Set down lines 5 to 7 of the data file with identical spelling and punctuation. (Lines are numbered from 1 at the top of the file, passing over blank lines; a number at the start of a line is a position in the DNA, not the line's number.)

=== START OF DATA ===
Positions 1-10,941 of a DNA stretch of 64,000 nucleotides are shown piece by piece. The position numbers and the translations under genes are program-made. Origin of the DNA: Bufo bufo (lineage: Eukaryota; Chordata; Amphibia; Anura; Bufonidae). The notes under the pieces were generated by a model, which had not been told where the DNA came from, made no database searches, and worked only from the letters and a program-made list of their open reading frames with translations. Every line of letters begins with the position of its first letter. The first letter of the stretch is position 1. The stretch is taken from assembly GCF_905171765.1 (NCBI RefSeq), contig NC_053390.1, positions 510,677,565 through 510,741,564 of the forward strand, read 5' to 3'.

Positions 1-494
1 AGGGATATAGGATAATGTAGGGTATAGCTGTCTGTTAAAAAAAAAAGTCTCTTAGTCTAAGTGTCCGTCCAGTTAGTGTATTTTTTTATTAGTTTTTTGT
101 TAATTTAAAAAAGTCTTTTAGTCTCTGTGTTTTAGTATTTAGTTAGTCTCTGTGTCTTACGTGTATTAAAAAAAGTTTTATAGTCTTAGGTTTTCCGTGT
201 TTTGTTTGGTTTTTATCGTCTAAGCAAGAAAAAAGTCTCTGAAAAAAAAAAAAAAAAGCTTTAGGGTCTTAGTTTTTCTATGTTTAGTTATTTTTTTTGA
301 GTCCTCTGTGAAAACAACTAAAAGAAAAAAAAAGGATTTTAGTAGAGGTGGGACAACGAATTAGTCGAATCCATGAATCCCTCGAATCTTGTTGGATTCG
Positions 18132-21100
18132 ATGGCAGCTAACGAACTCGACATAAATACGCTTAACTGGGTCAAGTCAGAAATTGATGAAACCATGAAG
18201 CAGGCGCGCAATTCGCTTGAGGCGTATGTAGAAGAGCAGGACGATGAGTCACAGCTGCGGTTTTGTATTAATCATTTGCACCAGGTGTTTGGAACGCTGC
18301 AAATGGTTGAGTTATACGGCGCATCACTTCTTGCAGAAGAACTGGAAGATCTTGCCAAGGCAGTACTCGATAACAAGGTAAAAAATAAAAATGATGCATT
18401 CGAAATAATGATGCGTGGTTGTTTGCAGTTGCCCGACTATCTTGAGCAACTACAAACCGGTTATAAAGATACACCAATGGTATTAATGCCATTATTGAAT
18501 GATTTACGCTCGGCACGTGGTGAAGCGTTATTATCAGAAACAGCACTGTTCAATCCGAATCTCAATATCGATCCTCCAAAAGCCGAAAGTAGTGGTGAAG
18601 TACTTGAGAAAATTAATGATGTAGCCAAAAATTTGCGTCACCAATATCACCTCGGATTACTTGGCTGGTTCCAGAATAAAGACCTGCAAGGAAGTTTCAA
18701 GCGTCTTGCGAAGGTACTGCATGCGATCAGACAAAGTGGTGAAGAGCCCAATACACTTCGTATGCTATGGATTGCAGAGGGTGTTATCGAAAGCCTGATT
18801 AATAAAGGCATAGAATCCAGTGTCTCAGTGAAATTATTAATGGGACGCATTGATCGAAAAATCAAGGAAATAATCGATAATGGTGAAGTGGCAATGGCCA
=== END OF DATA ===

201 TTTGTTTGGTTTTTATCGTCTAAGCAAGAAAAAAGTCTCTGAAAAAAAAAAAAAAAAGCTTTAGGGTCTTAGTTTTTCTATGTTTAGTTATTTTTTTTGA
301 GTCCTCTGTGAAAACAACTAAAAGAAAAAAAAAGGATTTTAGTAGAGGTGGGACAACGAATTAGTCGAATCCATGAATCCCTCGAATCTTGTTGGATTCG
Positions 18132-21100